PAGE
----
Beans and Lentils

The lentils I add to my bean soups. With the beans and lentils alone, and about 4 tablespoons of onion flakes all I need is water and slow cooking for a great tasting soup. A batch of that gets picked at for a day or two then turned into chili. You wouldn't believe there isn't any meat in it! The lentils add almost a beefy flavor to the mix. Served over rice you have a filling meal item. 

What Other Foods Can I Store?

I would recommend adding powdered milk, gallons upon gallons of water, and a few cases of tomato sauce and canned veggies, fruits, and meats to the above list. Building the menu comes next. What meals can yo make quickly and easily from these food items? Add a few tidbits for flavoring -- your favorite herbs, spices, and condiments that will keep on the shelf well while sealed.

There is so much more I could tell you about food storage and I have a few articles published about it. If you would like to know more about how to store these foods when you get them home, read more here 

For more about the food groups and recipes, tips, and other facts see the site:

If you look at what is happening in the news, the potential for disasters or crisis is always close at hand. Insure your family has a decent supply of food available if something does happen. Emergency food storage planning covers your family's nutritional needs in a crisis. It is also a way to keep the food budget in check. Oh, and hey, it also is a way to have everything you need on hand to make the family's favorite baked items!

Stock, rotate, use, enjoy!

What item would you add to a beginner food storage list?

Friday, June 7, 2013

Back To The Survival Container Garden

The sun is starting to brutalize my survival container garden so it is going to have to be shifted sometime in the next few days. 


The peppers and tomatoes are hanging their leaves in the afternoons but are bouncing back in the shade of the evening. I still have everything growing and am tending to it daily.


The Weather In Vegas For Gardening Is A Challenge

Summer weather in Las Vegas will kill most plants It is the biggest challenge we have for gardening. I have some shady areas on my patio so I will move herbs and other plants that will accept diffused lighting. The system I installed for drip irrigation watering is doing wonders for my schedule. It is useful for flooding out the root systems when I do not want to water each plant specifically. I use it in the mornings if I am awake. Thankfully the pump that runs it is quiet. I still have to carry buckets to the porch, but at least I only have to pour them into the container that holds the pump.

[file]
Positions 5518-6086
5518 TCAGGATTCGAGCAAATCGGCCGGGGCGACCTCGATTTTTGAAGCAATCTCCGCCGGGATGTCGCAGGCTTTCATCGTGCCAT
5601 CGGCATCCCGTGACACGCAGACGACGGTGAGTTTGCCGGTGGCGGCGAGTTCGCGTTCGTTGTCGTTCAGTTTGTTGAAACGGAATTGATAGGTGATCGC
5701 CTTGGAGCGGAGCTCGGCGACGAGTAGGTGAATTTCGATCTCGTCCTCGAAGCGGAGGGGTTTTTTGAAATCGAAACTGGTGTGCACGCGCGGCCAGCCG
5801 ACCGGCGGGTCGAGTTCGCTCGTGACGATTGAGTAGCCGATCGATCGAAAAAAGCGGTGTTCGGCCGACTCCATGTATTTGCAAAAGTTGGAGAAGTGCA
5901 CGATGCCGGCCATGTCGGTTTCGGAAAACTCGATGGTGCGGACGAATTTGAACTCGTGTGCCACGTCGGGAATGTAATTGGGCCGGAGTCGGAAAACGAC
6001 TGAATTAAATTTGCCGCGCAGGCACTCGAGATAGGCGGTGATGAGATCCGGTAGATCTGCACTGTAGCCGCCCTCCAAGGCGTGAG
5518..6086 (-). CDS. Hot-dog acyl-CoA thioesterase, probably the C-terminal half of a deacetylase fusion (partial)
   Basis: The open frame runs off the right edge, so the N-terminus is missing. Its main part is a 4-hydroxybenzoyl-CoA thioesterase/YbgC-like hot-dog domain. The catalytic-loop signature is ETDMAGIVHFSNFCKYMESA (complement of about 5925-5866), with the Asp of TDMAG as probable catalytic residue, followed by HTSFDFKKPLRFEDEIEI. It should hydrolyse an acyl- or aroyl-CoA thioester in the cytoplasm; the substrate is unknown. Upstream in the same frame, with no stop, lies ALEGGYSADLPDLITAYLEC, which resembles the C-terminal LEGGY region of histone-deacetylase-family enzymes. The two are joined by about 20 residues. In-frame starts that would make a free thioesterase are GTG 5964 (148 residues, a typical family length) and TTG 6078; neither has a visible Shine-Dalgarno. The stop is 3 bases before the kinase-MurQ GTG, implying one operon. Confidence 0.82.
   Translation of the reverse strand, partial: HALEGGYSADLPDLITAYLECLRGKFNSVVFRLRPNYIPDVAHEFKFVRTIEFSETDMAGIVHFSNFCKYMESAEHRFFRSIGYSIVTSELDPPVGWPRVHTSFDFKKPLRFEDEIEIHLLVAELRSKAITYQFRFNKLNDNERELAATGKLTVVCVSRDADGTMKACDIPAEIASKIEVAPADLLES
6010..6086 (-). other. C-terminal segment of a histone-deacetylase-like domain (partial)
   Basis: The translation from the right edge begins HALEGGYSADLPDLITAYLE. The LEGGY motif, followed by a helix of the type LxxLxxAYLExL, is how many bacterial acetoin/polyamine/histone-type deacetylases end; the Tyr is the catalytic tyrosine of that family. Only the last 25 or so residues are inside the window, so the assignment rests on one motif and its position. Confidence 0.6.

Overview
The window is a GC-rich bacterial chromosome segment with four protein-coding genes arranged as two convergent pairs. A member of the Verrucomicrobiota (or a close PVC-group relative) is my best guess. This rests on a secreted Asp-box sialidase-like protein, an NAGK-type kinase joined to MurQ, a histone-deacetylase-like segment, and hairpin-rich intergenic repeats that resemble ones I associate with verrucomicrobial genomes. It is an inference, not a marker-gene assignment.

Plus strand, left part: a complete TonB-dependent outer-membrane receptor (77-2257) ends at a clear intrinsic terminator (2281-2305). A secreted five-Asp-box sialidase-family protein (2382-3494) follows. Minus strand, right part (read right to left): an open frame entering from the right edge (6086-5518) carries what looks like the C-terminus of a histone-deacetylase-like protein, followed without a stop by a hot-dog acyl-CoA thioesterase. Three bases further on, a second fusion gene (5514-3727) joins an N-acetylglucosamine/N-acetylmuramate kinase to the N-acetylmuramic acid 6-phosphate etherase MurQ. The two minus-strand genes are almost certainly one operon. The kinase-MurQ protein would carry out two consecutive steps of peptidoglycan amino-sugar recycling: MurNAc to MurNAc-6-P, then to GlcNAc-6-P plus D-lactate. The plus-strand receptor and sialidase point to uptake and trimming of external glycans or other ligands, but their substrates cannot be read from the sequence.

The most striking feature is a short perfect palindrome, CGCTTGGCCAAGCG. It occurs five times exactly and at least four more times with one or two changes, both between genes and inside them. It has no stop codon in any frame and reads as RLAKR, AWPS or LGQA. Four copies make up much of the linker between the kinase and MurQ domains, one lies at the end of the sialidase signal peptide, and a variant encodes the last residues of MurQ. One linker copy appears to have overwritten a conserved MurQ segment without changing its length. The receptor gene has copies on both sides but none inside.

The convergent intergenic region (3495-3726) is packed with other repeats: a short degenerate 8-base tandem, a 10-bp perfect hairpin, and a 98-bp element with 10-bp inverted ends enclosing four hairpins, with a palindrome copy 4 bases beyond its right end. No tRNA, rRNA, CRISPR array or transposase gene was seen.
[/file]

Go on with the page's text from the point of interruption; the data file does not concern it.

There is more information about this here: Drip System Irrigation For Container Gardens

Banana Peppers Have Popped!
My Banana Peppers are finally popping for me. I think this image is really strange so felt compelled to share it all over the place! I am happy with this plant and it looks strangely happy with me. This was an easy to grow vegetable plant. I just set them into an 18" pot. There are 3 plants in this pot. They seem to have gotten along pretty well and not over powered each other so I left them as is.

Settle the bottom of the pot with stones or gravel to keep in the soil and plant a starter plant level with the soil surface. Leave about 4 to 6 inches of room in the container so you can flood out the pot. The containers tend to dry out and you want them to stay moist but not soggy for your roots. Set a catch basin under them so they have a little humidity to supplement the heat and catch any over flow.

My porch is a second story patio and the new neighbors discovered a gardener above them when they moved in. They were not happy with the dripping water coming off of the deck, so I am carefully monitoring what I need to prevent this. My last neighbor didn't have any issues with it, but I do not want to be a nuisance to the new residents. When the cool weather comes back around I will be sealing the area and deck so this does not happen. Wait till it rains.... that leaking I can't prevent.

Fertilizing In A Container Garden
I fertilize every month and it is time to do so again. This time I mixed the feed with the watering cycle and dumped it into the water reservoir for the drip system pump. It dripped out nicely to all the plants and I did not have to keep mixing. The container I used holds about 6 gallons of water at the same time so I added a mix of one gallon according to the directions on the Miracle Grow package. It weakened the solution, but that is ok in a container garden. It will not be too strong as to burn these tender plantings.

What are some of the odd plants you are growing? I would love to hear about them!

Thanks for visiting!

Wednesday, June 5, 2013

I Would Love To Raise Chickens

Raising chickens around my home is not a possibility because I am an apartment dweller. 

Chicken Embryo Educational Poster
Chicken Embryo Educational Poster - Amazon
I do not think that constructing a coop on my patio would be welcomed by the property manager but it is always a thought! I will have to wait until I am in a home of my own with a yard that will allow room for a coop large enough for roosting and nesting. 

My 3 Hens 

I had 3 hens in Florida when I lived there and I enjoyed watching them grow from fuzzy little chicks into the beautiful hens they became. Two of the chickens were pullet chicks and the other was a Rhode Island Red. I brought them home as these tiny, little peepers and let them nest in a large, clear, plastic storage box in my living room. 

They had a clay pot with a light bulb fixture run through it for a heat source and a feeder. I believe I had a jar feeder for their water, too. I need to dig out the old images and see what this cage set up was so I can share it with you. In time I will diagram the cage and the set up. It had a thermometer in it and shredded pine in the bottom for soft nesting. When their feathers filled in and they were no longer babies but full hens, I placed them in the cage in the yard.